The right to “keep” “arms” necessarily implies the right to acquire arms. HB23- 1219 bill applies only to firearms, not to other goods. The bill delays all acquisitions of firearms by three days.

Therefore, “The government must then justify its regulation by demonstrating that it is consistent with the Nation’s historical tradition of firearm regulation.”3

According to Bruen, judges may not engage in policy-based “interest balancing.” Nor may they defer to legislative judgements.4  Rather, the deference is due to the fundamental right that the People chose to safeguard by ratifying the Second Amendment.

Rather than making policy judgements, judges simply decide whether a particular gun control is “is consistent with the Nation’s historical tradition of firearm regulation.” The burden of proof is on the government, which “must affirmatively prove that its firearms regulation is part of the historical tradition that delimits the outer bounds of the right to keep and bear arms.”5

That tradition is based on the understanding of the Founding Era, but it may be elucidated by later developments. According to the Court, developments close to the Founding Era are the most important, those of the late 19th century much less so, and those of the 20th century not at all.6

Some modern gun control laws are very similar to earlier laws that created an established tradition. For example, laws against shooting a gun toward the sky in a crowded area, where the falling bullet could injure a random person. Similarly, many states historically provided extra punishment for crimes that involved the misuse of certain types of arms, just as modern laws do.

Other modern laws may be justified by analogy to older laws. For example, starting in the 1830s, a number of states enacted laws requiring that persons carrying handguns must post a bond—if a court found that the person had been behaving in a way that threatened to breach the peace. These laws could be analogized to some modern restrictions on carrying arms by persons who have been acting dangerously.

To justify a gun control, the government must show “a well-established and representative historical analogue, not a historical twin. So even if a modern- day regulation is not a dead ringer for historical precursors, it still may be analogous enough to pass constitutional muster.”7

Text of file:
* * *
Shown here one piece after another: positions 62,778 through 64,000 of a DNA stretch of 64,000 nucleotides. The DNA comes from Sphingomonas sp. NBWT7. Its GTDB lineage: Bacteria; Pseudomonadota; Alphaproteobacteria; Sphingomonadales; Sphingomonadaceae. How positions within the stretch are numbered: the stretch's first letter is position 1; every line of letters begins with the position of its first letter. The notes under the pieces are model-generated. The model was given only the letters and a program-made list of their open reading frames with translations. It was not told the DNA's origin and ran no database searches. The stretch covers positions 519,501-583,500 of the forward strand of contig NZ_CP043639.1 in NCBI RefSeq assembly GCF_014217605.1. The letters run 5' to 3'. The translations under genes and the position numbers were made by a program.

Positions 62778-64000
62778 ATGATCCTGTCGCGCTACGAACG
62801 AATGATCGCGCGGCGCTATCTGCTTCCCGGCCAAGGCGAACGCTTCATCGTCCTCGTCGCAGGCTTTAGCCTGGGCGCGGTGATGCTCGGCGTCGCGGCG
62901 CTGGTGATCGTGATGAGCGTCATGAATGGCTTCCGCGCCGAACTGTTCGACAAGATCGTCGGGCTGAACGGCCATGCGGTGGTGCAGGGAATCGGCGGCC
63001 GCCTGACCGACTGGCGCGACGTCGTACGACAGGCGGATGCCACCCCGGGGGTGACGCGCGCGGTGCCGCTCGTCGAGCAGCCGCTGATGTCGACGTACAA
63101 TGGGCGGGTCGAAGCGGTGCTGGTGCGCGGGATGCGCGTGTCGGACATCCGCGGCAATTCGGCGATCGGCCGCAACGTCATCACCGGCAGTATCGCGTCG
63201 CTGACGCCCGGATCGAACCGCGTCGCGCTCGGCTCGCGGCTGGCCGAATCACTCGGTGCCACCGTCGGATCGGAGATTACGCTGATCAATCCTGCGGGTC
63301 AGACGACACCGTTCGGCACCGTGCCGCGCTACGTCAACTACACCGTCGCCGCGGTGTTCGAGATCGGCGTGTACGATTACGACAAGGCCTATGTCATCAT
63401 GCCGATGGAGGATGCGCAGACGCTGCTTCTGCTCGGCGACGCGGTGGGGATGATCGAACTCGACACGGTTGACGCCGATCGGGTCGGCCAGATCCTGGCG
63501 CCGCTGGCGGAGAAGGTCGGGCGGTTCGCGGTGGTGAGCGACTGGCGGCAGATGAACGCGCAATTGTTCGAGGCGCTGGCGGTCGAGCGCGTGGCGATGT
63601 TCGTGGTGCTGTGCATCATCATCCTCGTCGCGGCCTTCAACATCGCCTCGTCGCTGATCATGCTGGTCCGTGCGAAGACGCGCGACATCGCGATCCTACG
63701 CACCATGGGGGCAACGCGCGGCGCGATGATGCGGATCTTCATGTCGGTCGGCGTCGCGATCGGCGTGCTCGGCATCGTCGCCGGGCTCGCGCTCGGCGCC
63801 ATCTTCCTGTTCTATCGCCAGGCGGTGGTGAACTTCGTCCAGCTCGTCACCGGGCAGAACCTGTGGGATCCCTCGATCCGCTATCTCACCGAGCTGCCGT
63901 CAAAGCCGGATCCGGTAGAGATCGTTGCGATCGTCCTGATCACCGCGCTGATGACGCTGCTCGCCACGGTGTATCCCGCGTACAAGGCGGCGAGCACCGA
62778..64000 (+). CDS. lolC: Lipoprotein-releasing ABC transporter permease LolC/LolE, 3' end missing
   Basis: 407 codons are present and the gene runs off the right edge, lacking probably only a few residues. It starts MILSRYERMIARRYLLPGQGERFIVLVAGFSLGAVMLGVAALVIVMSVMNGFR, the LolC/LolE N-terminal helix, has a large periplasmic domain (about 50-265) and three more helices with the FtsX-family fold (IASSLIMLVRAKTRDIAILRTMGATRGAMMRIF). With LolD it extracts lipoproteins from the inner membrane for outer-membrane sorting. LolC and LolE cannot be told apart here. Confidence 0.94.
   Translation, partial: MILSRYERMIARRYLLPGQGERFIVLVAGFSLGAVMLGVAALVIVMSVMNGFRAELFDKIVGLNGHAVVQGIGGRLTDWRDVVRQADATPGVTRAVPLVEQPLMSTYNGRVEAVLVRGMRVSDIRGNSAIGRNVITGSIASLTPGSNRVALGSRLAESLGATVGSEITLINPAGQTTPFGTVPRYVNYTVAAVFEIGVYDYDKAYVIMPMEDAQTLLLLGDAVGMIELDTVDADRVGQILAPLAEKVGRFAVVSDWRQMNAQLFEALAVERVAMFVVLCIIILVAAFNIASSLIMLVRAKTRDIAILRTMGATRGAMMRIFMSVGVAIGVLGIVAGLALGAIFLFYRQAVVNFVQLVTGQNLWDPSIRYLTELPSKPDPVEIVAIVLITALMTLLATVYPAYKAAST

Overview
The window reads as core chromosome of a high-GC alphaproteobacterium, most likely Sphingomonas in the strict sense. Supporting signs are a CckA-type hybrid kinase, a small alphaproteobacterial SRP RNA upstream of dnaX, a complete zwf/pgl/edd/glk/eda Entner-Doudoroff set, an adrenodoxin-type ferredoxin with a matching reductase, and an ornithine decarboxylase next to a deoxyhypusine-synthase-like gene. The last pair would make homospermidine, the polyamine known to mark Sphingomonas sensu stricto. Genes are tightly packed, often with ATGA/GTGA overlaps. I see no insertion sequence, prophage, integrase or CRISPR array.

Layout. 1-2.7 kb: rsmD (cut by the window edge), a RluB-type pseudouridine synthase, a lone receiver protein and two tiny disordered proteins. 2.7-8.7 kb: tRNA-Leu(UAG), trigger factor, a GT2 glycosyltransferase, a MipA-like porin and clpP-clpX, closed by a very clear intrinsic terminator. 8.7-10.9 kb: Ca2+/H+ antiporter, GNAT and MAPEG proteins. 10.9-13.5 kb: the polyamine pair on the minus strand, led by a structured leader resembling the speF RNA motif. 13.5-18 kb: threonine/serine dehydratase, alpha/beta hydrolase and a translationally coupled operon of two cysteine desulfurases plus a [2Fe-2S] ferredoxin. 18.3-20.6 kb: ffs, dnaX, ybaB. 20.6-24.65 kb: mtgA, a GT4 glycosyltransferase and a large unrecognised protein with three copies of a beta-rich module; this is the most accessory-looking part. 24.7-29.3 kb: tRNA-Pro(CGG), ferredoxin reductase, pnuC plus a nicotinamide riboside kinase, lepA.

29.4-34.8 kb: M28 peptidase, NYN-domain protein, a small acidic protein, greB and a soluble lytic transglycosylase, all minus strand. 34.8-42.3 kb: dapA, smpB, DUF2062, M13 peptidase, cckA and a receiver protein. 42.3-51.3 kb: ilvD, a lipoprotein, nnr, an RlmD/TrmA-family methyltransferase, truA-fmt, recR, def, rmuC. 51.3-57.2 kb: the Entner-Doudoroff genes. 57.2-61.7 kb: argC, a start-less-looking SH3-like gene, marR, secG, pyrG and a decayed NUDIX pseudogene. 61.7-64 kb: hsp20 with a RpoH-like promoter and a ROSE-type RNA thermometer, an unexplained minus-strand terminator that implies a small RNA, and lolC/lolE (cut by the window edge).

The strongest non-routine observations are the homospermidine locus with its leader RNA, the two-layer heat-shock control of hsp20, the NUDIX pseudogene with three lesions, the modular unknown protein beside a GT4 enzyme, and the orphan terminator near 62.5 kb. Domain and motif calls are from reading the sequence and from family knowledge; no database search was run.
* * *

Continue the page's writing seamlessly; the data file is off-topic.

Two key factors control analogies, under Bruen’s rules: why and how.

“How” means: “whether modern and historical regulations impose a comparable burden on the right of armed self-defense.”8

“Why” means: “whether that burden is comparably justified.”9

“Why” looks for similarity in the purpose of gun controls. For example, the Surety of the Peace statutes mentioned above were enacted to discourage dangerous behavior while carrying firearms, by persons who had been proven to have been acting irresponsibly.

“How” considers the scope of the burden imposed. For example, the Surety laws applied only to the small part of the population that was found in court to have been acting wrongfully. The laws forced the person either to stop carrying, or to post a bond. They did not forbid the person to keep arms at home.

B. There were no waiting periods before 1900

What about waiting periods? Under modern Supreme Court doctrine, this is an easy case. There were no waiting periods on firearms or other arms anywhere in the United States before 1900.

The first waiting period law was enacted in California in the 1923, a one-day wait for handgun sales.10 A minority of other states enacted handgun waiting period laws in the 1920s and 1930s.

Under Bruen, analogies from the 1920s are far too late to offer any insight on the original public meaning of the Second Amendment.

C. Historical law analogies to waiting periods

Because there is not an iota of pre-1900 historical precedent for waiting period laws, the next question is whether there might be other historical laws to which analogies might be drawn. Were there other types of laws that in some way delayed an adult from being able to keep a firearm in his or her home?

Yes there were. These were laws that required some people to receive a license in order to keep a gun at home. These laws did not necessarily require waiting. A fortunate applicant might apply at the county courthouse in the morning, and walk out with a license before lunch. However, it seems plausible that, as with lots of other government licensing, the licensing authority might not issue a license immediately.